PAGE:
• They want to socialize and feel more self-confident: This is particularly true of shy folks or introverts who find it a tad difficult to socialize unless they feel ‘free’ by- you guessed it- drinking. Alcohol does have this innate tendency to make you feel more uninhibited, and innumerable young adults have admitted to indulging in excessive drinking just to be ‘one’ among the crowd, feel sexy, and to get out there and mix around with others.
  • They want to assert their dominance or macho image: This point is one of the most obvious reasons for binge drinking when it comes to men- especially those who just have to show everyone who’s boss (by taking part in drinking competitions- where the ‘winner’ is the champion guzzler).
  • They want to forget their problems: This is one of those reasons for binge drinking that most scientists and support groups are wary about, since it may signify an underlying problem. Though binge drinking in order to let go of stress is a pretty common occurrence, indulging in this habit on a regular basis can make one susceptible to the pitfalls of alcohol abuse and lead him/her to start depending on the substance in order to use it as a coping mechanism.
  • Peer pressure/acceptance issues: This is mostly evident in the case of high school and college crowds. ‘Fitting in’ has always been a bugbear since time immemorial, and if binge drinking can make you popular, then so be it- at least that’s what some kids think. Unfortunately, many students feel ‘socially obligated’ to binge drink if they are part of a clique or an environment where this habit is encouraged.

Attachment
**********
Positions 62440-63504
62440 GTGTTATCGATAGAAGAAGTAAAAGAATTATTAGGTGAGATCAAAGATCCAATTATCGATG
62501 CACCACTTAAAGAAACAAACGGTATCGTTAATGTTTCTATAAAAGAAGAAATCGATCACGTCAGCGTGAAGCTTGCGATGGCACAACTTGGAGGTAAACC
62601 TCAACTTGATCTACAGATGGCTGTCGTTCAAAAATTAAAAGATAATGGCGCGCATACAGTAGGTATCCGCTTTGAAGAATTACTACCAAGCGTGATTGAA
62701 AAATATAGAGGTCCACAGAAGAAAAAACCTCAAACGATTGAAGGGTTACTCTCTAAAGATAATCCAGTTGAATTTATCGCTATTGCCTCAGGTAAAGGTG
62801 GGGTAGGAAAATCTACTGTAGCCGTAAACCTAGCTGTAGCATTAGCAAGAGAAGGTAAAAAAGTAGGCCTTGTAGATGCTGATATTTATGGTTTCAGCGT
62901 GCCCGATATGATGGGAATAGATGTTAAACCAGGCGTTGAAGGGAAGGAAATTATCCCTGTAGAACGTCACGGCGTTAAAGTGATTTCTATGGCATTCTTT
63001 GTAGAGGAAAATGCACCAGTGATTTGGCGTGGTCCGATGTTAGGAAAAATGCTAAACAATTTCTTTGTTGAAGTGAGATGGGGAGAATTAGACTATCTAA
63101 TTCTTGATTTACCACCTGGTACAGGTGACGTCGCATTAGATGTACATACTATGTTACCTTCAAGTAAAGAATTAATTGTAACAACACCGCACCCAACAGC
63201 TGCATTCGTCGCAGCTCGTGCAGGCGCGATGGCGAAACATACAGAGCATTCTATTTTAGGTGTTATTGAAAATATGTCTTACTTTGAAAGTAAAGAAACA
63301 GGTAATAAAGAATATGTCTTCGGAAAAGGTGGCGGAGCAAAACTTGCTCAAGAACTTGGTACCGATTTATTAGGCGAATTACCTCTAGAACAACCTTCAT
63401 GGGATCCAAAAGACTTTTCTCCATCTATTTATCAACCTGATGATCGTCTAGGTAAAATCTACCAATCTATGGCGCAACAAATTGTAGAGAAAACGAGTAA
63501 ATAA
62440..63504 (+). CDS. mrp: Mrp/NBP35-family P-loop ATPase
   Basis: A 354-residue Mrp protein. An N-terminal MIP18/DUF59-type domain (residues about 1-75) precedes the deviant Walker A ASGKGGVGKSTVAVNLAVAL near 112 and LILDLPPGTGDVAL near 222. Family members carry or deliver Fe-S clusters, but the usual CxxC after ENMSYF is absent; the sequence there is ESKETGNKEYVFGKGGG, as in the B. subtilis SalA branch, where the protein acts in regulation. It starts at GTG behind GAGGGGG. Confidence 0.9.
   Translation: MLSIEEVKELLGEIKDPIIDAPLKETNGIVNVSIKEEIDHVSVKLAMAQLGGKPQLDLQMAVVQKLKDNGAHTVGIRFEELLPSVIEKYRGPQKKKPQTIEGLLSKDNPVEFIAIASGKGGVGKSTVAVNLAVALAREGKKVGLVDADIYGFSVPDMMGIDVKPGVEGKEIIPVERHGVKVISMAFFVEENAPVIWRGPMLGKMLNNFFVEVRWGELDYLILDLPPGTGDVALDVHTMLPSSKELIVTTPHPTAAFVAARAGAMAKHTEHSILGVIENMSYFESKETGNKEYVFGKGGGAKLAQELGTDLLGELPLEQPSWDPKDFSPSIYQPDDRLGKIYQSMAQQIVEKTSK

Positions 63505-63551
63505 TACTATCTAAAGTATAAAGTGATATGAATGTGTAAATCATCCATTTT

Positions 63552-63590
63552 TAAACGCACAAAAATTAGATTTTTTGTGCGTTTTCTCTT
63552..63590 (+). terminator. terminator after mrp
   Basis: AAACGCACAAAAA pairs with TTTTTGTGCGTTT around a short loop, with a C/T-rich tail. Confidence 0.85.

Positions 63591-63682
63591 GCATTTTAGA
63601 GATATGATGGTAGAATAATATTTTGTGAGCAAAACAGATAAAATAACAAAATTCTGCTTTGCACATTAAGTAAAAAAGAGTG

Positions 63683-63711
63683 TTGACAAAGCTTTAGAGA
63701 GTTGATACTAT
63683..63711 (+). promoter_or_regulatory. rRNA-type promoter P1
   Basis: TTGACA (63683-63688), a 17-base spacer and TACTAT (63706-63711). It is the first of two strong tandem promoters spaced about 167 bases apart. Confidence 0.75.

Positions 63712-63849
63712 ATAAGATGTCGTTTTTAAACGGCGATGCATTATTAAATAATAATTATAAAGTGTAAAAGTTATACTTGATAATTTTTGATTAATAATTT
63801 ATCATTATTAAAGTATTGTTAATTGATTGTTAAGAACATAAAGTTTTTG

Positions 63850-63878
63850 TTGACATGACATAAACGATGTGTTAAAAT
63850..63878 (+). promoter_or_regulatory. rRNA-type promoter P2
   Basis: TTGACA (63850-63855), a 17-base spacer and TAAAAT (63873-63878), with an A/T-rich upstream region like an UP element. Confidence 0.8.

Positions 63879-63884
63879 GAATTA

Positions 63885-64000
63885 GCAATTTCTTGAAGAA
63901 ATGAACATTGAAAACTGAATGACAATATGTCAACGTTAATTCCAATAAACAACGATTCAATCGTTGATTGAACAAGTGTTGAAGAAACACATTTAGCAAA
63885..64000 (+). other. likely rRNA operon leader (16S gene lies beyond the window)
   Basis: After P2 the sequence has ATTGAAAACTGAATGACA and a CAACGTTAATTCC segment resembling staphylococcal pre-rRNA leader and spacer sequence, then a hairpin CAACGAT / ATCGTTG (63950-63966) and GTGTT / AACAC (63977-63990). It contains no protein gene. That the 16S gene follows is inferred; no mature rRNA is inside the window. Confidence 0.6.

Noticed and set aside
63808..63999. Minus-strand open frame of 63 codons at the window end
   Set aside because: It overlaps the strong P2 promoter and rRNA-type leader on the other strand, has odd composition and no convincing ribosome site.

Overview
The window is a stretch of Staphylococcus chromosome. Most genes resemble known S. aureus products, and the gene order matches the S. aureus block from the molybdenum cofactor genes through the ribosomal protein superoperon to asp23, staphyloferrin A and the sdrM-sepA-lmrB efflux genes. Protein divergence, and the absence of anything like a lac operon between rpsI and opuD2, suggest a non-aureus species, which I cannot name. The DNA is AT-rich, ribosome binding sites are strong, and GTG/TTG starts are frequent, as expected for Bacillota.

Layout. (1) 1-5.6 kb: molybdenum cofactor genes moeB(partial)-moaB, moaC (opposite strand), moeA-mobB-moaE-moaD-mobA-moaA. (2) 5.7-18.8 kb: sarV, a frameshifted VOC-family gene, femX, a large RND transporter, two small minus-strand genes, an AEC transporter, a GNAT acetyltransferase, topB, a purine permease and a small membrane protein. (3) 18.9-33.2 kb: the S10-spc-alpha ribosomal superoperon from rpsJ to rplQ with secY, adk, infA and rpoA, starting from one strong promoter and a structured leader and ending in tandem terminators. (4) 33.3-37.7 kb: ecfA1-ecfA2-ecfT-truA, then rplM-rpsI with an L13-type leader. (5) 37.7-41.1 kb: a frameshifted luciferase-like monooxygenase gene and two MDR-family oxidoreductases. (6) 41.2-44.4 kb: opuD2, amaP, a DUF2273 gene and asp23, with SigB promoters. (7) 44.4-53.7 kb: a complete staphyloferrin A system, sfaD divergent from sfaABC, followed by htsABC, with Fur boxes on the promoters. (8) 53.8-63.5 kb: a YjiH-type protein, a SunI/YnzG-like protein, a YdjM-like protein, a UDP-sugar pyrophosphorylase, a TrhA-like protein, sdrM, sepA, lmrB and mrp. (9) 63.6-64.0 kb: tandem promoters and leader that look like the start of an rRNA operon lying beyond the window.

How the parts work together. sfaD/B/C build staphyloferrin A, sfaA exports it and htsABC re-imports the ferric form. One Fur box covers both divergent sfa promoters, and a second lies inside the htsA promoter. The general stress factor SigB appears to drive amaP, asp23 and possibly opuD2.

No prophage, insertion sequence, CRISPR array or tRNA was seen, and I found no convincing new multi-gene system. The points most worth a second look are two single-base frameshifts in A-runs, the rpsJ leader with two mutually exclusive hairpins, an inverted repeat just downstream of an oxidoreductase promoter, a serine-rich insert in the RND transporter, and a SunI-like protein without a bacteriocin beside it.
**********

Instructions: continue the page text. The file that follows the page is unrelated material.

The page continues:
• They are curious: Many people take to binge drinking just to know what it ‘feels’ like, especially after hearing someone’s take about a wild night out.
  • They want to rebel: Again, this holds true when it comes to many teens and young adults, most of who may tend to have poor relationships with their parents. During this phase, many kids use binge drinking as a ‘weapon’ against their parents in order to revolt against the set rules and norms and to use alcohol as a tool for asserting one’s independence.